Stephen Fry does a lot of online work, including his blog, Twitter feed and website, but if you’re going to look into any of his projects, I recommend his podcasts, three of them in particular. He is a very persuasive speaker and these essays/speeches are clearly intended to get his views across, but whether or not you agree with his ideas, what I think he always succeeds in doing is to portray a concise history of the subject with his trademark wit and fascinating examples. We’re not talking in-depth history here, but the podcasts are still really enjoyable and interesting to listen to.
This podcast is a speech that he made at London’s Millbank for the BBC last year about the future of the BBC and the licence fee and it is one of my all time favourite podcasts. He charts the history of BBC broadcasting in a way that made me realise how much it has given to this country through it’s programming, particularly in regard to comedy.
There is an argument that comedy is a greater public service than any other genre of art or culture: it heals divisions, it is a balm for hurt minds, it binds social wounds, exposes real truths about how life is really led. Comedy connects. The history of BBC comedy in particular is almost a register of character types, a social history of the country. Hancock, Steptoe, Mainwaring, Alf Garnett, Basil Fawlty, Baldrick, Victor Meldrew, Alan Partridge, Ali G, David Brent, the matchlessly great General Melchett – it is much harder to list character types from serious drama who have so penetrated the consciousness of the nation and so closely defined the aspirations and failures of successive generations. A public service broadcasting without comedy, is in danger of being regarded as no more than a dumping ground for worthiness. Seriousness is no more a guarantee of truth, insight, authenticity or probity than humour is a guarantee of superficiality and stupidity.
You know when you visit another country and you see that it spends more money on flowers for its roundabouts than we do, and you think … coo, why don’t we do that? How pretty. How pleasing. What a difference it makes. To spend money for the public good in a way that enriches, gives pleasure, improves the quality of life, that is something. That is a real achievement. It’s only flowers in a roundabout, but how wonderful. Well, we have the equivalent of flowers in the roundabout times a million: the BBC enriches the country in ways we will only discover when it has gone and it is too late to build it up again. We actually can afford the BBC, because we can’t afford not to.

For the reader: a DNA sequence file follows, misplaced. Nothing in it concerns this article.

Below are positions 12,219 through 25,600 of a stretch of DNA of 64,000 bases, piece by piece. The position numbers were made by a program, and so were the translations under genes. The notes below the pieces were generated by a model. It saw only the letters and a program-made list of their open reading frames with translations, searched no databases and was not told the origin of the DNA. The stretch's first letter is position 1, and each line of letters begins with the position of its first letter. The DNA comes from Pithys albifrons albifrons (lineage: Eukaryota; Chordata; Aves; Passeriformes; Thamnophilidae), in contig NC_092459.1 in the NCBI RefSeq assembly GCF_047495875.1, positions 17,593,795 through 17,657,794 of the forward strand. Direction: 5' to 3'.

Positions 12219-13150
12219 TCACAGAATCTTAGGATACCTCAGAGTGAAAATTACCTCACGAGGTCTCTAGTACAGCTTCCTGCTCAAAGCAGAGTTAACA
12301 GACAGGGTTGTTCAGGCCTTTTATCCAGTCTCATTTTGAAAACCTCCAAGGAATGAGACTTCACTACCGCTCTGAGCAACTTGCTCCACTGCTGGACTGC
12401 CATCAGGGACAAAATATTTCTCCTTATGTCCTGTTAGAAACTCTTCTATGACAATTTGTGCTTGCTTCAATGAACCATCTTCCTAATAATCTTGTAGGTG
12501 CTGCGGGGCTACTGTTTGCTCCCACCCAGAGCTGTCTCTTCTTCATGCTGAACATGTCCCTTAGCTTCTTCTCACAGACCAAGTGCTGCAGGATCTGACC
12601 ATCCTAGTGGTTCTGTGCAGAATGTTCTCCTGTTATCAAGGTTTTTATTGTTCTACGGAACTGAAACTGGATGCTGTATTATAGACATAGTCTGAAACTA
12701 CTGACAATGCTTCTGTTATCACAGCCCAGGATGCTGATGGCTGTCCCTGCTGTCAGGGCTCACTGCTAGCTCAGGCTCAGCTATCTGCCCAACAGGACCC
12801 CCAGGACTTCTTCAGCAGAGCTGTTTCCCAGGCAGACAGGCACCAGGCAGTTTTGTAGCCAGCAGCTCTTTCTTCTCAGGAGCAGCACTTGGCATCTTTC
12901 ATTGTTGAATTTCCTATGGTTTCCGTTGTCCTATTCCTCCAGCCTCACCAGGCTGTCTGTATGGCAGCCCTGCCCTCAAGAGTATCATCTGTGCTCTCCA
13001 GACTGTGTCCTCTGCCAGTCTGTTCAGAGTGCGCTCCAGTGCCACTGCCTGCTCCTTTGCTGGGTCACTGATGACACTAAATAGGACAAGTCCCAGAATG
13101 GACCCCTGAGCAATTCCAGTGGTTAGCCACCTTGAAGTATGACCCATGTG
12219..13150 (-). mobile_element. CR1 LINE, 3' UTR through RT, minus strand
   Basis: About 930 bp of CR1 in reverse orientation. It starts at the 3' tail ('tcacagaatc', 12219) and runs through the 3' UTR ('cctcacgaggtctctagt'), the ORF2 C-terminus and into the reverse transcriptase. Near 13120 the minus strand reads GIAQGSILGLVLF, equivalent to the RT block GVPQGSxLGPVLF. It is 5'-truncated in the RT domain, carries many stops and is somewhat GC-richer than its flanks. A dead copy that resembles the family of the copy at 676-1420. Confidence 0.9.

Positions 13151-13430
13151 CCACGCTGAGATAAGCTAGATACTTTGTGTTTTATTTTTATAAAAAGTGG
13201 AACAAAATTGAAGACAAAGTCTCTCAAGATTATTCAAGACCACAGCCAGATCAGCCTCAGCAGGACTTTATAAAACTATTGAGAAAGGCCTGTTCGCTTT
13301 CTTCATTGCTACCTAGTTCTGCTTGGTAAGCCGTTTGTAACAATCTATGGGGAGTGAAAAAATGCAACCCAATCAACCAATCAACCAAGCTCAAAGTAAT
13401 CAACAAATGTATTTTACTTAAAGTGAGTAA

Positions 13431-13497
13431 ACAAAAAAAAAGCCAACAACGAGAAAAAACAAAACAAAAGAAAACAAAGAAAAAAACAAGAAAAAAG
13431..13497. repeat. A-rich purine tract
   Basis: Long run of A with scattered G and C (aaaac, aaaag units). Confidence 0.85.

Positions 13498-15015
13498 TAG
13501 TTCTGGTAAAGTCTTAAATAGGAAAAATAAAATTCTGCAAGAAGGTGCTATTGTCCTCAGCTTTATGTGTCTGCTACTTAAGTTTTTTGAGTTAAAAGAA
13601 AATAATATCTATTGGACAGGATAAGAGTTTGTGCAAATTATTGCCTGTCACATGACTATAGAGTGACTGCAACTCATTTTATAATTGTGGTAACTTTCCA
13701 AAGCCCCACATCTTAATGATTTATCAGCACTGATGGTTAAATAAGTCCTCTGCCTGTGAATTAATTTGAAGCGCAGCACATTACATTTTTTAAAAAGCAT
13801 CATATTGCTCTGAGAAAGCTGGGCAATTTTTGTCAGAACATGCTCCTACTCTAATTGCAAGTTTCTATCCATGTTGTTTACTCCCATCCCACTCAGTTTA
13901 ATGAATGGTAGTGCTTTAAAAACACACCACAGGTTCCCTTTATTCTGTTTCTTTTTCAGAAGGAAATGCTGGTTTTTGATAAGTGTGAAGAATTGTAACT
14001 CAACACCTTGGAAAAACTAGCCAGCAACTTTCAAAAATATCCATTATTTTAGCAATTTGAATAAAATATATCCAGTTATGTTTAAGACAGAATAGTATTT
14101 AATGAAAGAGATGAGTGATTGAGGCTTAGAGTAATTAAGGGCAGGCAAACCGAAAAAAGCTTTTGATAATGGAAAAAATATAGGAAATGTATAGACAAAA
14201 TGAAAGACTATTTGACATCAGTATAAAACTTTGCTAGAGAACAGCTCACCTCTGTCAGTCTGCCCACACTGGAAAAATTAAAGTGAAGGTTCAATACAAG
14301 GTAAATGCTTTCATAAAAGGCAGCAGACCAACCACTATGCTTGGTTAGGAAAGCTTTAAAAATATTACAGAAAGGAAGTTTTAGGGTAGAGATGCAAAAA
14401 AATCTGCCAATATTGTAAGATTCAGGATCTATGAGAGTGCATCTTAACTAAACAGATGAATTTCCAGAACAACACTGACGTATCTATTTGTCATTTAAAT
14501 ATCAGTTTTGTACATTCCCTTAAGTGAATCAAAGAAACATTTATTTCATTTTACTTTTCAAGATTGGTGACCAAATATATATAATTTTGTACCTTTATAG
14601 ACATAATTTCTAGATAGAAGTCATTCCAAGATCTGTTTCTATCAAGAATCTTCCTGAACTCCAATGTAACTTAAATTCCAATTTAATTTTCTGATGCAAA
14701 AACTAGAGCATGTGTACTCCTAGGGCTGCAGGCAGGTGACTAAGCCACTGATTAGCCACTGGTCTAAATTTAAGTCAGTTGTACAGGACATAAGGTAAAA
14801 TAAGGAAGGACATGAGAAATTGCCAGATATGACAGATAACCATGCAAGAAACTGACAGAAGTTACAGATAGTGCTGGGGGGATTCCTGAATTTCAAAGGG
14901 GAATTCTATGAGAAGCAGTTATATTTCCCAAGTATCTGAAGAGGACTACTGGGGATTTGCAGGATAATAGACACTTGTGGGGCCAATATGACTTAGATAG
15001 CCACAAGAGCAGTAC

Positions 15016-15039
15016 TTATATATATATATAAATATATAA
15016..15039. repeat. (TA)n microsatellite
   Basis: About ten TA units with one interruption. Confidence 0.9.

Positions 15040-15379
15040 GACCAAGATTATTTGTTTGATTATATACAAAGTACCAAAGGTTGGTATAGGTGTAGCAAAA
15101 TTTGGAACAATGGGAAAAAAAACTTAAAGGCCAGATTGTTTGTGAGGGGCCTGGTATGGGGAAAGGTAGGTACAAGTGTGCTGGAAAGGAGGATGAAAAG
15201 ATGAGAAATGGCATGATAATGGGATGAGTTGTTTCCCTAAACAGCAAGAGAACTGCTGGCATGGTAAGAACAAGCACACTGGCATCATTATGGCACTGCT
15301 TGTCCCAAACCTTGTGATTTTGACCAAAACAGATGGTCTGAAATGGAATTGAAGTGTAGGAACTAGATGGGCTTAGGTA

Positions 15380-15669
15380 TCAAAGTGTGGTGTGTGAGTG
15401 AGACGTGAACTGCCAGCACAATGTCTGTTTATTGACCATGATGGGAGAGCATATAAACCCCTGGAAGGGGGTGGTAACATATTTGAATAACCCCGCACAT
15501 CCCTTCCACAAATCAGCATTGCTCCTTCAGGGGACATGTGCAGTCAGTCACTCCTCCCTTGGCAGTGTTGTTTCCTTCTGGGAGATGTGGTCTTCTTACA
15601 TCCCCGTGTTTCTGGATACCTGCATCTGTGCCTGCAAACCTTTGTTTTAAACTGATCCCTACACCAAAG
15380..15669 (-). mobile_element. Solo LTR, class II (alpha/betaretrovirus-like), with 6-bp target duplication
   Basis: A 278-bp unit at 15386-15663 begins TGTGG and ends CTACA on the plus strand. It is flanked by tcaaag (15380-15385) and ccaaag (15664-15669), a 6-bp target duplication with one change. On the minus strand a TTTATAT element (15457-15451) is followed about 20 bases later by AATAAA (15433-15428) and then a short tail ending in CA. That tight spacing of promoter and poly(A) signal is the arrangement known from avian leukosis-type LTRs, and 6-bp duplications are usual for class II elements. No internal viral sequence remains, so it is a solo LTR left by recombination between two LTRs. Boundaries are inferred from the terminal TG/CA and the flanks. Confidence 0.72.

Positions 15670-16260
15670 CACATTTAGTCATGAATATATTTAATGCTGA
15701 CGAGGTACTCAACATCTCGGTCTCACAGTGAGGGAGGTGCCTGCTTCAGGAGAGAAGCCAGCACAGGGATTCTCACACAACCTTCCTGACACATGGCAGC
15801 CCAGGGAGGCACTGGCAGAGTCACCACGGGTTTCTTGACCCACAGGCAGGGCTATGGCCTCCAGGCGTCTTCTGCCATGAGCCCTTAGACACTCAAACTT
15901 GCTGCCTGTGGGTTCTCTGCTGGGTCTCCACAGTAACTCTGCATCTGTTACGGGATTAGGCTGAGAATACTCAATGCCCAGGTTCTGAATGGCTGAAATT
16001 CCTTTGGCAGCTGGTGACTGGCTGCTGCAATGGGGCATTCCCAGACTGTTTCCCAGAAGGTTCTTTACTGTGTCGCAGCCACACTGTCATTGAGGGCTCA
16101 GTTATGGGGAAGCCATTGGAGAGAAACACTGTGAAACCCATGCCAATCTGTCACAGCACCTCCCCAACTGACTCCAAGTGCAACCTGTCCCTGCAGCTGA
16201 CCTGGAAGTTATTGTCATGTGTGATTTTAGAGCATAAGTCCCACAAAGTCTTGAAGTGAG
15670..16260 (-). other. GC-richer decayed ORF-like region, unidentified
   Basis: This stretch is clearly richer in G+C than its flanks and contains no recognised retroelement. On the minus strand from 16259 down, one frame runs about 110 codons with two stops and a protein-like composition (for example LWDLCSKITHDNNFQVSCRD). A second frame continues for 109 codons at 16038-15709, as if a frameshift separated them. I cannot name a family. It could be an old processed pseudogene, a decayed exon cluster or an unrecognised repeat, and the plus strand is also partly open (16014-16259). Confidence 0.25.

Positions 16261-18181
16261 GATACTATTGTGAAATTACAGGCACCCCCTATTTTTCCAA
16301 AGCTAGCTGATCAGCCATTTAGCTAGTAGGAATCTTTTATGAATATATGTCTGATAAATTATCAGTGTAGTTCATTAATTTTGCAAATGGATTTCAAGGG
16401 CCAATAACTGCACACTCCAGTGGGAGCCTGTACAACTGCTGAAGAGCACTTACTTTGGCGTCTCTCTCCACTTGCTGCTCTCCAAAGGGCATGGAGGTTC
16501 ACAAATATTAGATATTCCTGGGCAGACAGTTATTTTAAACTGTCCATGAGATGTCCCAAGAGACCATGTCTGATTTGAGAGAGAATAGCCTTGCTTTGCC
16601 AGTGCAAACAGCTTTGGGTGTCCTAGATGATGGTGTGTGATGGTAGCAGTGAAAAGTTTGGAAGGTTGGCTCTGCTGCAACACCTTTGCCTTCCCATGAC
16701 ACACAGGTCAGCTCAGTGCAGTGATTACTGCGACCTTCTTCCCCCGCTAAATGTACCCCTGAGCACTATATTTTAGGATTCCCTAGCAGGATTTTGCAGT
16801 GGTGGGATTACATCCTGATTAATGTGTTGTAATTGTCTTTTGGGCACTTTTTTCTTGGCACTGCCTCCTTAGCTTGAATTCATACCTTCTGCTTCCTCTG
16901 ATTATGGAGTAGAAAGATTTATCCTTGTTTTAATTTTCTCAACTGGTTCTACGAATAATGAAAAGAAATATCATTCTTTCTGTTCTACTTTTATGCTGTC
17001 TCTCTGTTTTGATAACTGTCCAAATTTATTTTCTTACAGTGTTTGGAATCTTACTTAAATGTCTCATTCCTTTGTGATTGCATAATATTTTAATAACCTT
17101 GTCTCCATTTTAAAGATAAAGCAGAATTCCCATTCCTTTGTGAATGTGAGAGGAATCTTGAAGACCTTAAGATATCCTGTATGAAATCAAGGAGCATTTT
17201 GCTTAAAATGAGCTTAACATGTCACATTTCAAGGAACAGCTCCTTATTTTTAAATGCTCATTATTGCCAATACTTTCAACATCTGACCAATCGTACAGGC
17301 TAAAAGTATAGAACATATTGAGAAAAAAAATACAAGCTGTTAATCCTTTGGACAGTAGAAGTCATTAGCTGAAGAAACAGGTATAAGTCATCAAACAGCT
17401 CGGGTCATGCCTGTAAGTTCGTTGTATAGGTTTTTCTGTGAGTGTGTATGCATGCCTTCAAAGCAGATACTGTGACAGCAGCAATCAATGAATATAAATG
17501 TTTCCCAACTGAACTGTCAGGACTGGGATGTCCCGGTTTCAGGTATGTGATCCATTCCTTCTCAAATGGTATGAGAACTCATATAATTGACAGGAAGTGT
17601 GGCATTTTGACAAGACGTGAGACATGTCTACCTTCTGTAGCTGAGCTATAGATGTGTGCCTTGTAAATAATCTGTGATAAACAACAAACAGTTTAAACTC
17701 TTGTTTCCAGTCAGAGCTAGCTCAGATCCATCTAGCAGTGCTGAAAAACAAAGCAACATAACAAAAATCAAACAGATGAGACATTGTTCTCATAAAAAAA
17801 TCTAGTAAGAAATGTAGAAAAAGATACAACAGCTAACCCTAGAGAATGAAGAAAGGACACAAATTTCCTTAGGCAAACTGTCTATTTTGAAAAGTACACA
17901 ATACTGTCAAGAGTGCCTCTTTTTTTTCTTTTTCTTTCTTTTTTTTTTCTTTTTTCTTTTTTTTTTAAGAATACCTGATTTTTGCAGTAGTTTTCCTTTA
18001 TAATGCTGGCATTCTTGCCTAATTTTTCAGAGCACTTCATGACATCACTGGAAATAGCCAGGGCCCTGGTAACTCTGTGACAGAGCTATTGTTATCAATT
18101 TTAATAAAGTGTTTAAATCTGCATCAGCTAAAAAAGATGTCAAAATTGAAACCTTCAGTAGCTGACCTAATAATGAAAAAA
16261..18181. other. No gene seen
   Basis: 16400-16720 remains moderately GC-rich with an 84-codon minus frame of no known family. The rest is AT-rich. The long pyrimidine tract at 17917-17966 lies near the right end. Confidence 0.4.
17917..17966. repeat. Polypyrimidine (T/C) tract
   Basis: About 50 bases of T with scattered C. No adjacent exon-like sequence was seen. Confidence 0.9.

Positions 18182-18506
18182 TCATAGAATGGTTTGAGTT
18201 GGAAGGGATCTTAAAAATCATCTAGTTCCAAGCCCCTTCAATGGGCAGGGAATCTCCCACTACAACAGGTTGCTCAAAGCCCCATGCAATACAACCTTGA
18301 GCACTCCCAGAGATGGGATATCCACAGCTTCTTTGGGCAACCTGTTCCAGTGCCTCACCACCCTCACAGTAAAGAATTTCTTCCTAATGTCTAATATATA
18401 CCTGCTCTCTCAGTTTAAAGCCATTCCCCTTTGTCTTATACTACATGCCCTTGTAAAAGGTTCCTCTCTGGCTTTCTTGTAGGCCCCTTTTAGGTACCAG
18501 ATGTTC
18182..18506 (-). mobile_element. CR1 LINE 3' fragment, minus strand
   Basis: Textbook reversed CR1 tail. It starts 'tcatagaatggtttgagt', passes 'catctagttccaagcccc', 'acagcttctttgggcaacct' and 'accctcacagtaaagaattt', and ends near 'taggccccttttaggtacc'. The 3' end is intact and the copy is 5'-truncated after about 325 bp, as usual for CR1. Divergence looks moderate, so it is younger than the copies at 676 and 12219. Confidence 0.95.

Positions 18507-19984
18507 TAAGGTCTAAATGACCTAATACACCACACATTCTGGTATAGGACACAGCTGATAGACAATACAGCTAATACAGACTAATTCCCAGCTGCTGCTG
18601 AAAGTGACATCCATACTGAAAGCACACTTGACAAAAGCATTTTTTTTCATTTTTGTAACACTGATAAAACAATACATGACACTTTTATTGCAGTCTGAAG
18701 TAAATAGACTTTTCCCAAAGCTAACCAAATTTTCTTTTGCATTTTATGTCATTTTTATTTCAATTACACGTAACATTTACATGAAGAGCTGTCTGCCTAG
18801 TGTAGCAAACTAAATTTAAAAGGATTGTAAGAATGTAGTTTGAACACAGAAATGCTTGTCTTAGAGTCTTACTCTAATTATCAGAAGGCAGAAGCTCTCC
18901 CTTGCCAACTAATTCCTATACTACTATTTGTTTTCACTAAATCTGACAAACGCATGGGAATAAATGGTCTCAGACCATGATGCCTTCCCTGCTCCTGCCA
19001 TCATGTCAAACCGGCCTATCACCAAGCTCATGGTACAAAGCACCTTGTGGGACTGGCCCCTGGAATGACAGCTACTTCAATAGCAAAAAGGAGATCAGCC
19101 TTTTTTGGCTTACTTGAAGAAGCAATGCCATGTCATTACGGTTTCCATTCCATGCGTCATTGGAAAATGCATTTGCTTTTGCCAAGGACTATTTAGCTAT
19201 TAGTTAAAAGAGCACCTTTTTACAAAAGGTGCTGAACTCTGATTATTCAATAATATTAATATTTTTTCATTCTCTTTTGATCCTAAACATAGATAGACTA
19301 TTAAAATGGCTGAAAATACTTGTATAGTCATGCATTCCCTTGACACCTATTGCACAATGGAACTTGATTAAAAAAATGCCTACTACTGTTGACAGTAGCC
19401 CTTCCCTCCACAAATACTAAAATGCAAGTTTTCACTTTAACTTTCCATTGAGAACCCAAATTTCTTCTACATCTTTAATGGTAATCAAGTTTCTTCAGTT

In this podcast, Stephen Fry launches an attack on pedantry and expresses the need for people to have pleasure (or jouissance) in their language. He also gives an interesting insight into the history of the development of the English language and therefore why it is so important for language to remain completely free to change as society does.
Think of London. Some of its outline was determined by the Romans who conquered it two thousand years ago, since then atop the ruins of the Roman, Saxon, Dark Age and Norman London was constructed a medieval city of winding streets, jostling half-timbered mansions and soaring stone cathedrals and churches. Then came, after the Tudor and Jacobean palaces and halls and after the restoration a period of renewed classical elements, the squares and avenues of Georgian and Regency London, elegant, spacious and harmonious. The Victorians brought long suburban streets, warehouses, libraries, schools, town halls and railway stations and in the twentieth century arrived a new architecture, office towers, corporate headquarters, airports, housing projects in glass and concrete, American and European statements of self conscious modernity, statehood, brutalism, socialism, capitalism and democracy.
It isn’t I think, too much of a strain to see the history of our language in similar terms. A long sticky flypaper onto which at varying times of their importance the church, royalty, aristocracy, industry, commerce and international entertainment have accreted themselves. Saxon and Roman elements overlaid with the Norman French and Chaucerian and Church medieval English. A great renaissance of Shakespeare, the Bible of King James, Milton and Dryden leading into the classical English of Johnson and Pope. The Victorian English of industry, Dickens and music hall giving way to the English of the twentieth century, all the way through the arrival of radio and cinema, the political language of fascism, communism, socialism and finance, the Americanisms, the street talk, the rock and roll, the corporate speak, the computer jargon … and here we are. Glass and concrete sentences right next to half-timbered Elizabethan phrases, a Starbucks of an utterance dwelling in an expression that once belonged to a Victorian banker, an Apple Store of an accent in a converted Georgian merchant’s lingo. You get the point. Whether or not we are aware of the difference between a transitive verb and a preposition, a verb and a vowel, we are willy-nilly, heirs to Marlowe and Swift, just as that new Waitrose is a descendant (albeit a bastard one) of the Parthenon.
iTunes Live Festival
There’s no available transcript for this speech, but here Stephen Fry makes some possibly controversial points about illegal downloading. However, he also begins with a run through of the history of human expression and how it has been recorded and circulated from the Stone Age to the age of BitTorrent and DRM.